Russia’s invasion of Ukraine in February 2022 shone a spotlight on the relationship between the two nations. At the time of the invasion, Ukraine had been an independent, sovereign nation for more than 30 years, recognised by the international community, including Russia. Yet some of Russia’s powerholders, it seems, felt a sense of ownership of Ukraine.
Precisely why there is a dispute over the sovereignty or otherwise of Ukraine is a complex question rooted in the region’s history. It is a story more than a thousand years in the making.
For much of this story, Ukraine did not exist, at least not as an independent, sovereign state, so the name ‘Ukraine’ will be used here just to help identify the region around Kyiv that was so central to the story. The Crimea is an important part of the story too, and its history forms a part of the history of the relationship between Russia and Ukraine.
The emergence of the Kyivan Rus state
Today, Kyiv is the capital city of Ukraine. A millennium ago, it was the heart of what is known as the Kyivan Rus state. Between the 8th and 11th centuries, Norse traders sailed the river routes from the Baltic to the Black Sea. Predominantly Swedish in origin, they found their way to the Byzantine Empire and even attacked Persia from the Caspian Sea in the 10th century.
Around Novgorod, and what is now Kyiv, as well as other places on the rivers, these traders began to settle. They were referred to as the Rus, which seems to have its origins in the word for men who row, since they were so closely associated with the river and their ships. Merging with Slavic, Baltic and Finnic Tribes, they became known as the Kyivan Rus.
The importance of Kyiv
The Rus tribes are the ancestors of those who still bear their name today, the Russian and Belarussian people, as well as those of Ukraine. Kyiv was referred to by the 12th century as the ‘mother of Rus cities’, effectively denoting it as the capital of the Kyivan Rus state. The rulers of the region were styled Grand Princes of Kyiv.
This association of Kyiv with the early heritage of the Rus as the root of the Russian people means the city has a hold over the collective imaginations of those beyond modern Ukraine. It was important to the birth of Russia, but now lies beyond its borders. This thousand-year-old connection is the beginning of an explanation of the modern tensions. People, it seems, are willing to fight over places that exert a pull on them.
The Mongol invasion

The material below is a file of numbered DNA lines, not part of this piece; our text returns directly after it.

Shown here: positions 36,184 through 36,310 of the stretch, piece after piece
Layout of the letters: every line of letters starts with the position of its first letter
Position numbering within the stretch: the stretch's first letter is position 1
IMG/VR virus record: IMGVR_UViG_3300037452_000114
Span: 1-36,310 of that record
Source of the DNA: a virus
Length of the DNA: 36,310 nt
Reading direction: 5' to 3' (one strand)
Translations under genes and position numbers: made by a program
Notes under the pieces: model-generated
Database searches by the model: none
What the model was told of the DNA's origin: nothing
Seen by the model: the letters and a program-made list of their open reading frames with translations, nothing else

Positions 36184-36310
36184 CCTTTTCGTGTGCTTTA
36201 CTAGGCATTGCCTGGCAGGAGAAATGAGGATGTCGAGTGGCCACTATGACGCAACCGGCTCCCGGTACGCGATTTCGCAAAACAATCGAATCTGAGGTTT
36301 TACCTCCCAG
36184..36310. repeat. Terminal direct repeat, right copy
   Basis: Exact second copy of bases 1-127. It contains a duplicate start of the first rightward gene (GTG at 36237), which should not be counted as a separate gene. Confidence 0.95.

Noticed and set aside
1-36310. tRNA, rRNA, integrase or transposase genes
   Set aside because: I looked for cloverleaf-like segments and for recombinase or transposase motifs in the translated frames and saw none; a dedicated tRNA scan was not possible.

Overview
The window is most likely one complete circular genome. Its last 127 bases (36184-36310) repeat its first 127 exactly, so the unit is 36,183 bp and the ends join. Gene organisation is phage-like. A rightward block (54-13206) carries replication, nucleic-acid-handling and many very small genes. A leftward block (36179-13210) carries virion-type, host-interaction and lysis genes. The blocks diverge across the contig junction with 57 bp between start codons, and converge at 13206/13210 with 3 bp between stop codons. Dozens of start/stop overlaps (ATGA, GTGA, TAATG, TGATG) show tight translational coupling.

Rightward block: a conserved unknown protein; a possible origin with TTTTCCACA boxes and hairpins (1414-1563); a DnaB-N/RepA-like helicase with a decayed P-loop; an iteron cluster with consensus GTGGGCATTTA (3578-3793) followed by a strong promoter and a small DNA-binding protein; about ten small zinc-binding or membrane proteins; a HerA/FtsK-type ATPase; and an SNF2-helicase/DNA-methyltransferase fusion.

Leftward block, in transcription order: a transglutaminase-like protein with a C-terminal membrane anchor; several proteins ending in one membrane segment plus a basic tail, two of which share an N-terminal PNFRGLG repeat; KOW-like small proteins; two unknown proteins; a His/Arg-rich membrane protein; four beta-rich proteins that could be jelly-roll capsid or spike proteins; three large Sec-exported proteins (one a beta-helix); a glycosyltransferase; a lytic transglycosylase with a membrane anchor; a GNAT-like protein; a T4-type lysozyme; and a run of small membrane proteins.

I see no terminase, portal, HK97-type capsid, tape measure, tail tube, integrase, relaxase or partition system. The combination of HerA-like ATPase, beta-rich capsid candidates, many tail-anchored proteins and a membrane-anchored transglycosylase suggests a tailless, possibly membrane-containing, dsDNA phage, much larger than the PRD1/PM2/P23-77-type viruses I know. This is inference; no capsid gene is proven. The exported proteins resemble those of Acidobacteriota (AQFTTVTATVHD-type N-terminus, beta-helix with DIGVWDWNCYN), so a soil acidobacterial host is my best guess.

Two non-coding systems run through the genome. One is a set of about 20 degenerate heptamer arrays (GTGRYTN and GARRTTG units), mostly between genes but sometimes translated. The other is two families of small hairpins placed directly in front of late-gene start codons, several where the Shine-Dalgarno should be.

In 1223, the irresistible expansion of the Mongol Horde reached the Kyivan Rus state. On 31 May, the Battle of the Kalka River was fought, resulting in a decisive Mongol victory. Although the horde left the region after the battle, the damage had been done, and they would return in 1237 to complete the conquering of Kyivan Rus.
This began the break up of Kyivan Rus, though they had always fought between themselves, and left the region under the dominion of the Golden Horde, in some places for centuries. It was during this period that the Grand Duchy of Moscow began to rise, eventually becoming the heart of what is now Russia and providing a new focal point for the Rus people.
As the control of the Golden Horde slipped, Ukraine was absorbed into the Grand Duchy of Lithuania, and then the Polish-Lithuanian Commonwealth for a time. This pull, often both east and west, has long defined Ukraine.
The pull of Russia
Cossacks, who are mostly closely linked with Kyiv and Ukraine, began to resist the control of the Polish-Lithuanian Commonwealth and rebelled in favour of joining Russia. Under the Grand Princes of Moscow, since 1371, Russia had been slowly forming from disparate states. The process was completed in the 1520s under Vasily III. A Russian state appealed to the Rus peoples of Ukraine and exerted a pull on their allegiance.
In 1654, the Cossacks signed the Treaty of Pereyaslav with Tsar Alexis, the second tsar of the Romanov dynasty. This saw the Cossacks break with the Polish-Lithuanian Commonwealth and formally offer their allegiance to the Russian tsar. The USSR would later style this as an act that reunified Ukraine with Russia, bringing all Rus people together under a tsar.
Crimea, which had been a khanate, had been part of the Ottoman Empire. Following war between the Ottoman and Russian empires, Crimea was briefly independent before being annexed by Russia on the orders of Catherine the Great in 1783, a move that was not resisted by the Tartars of the Crimea, and which was recognised formally by the Ottoman Empire.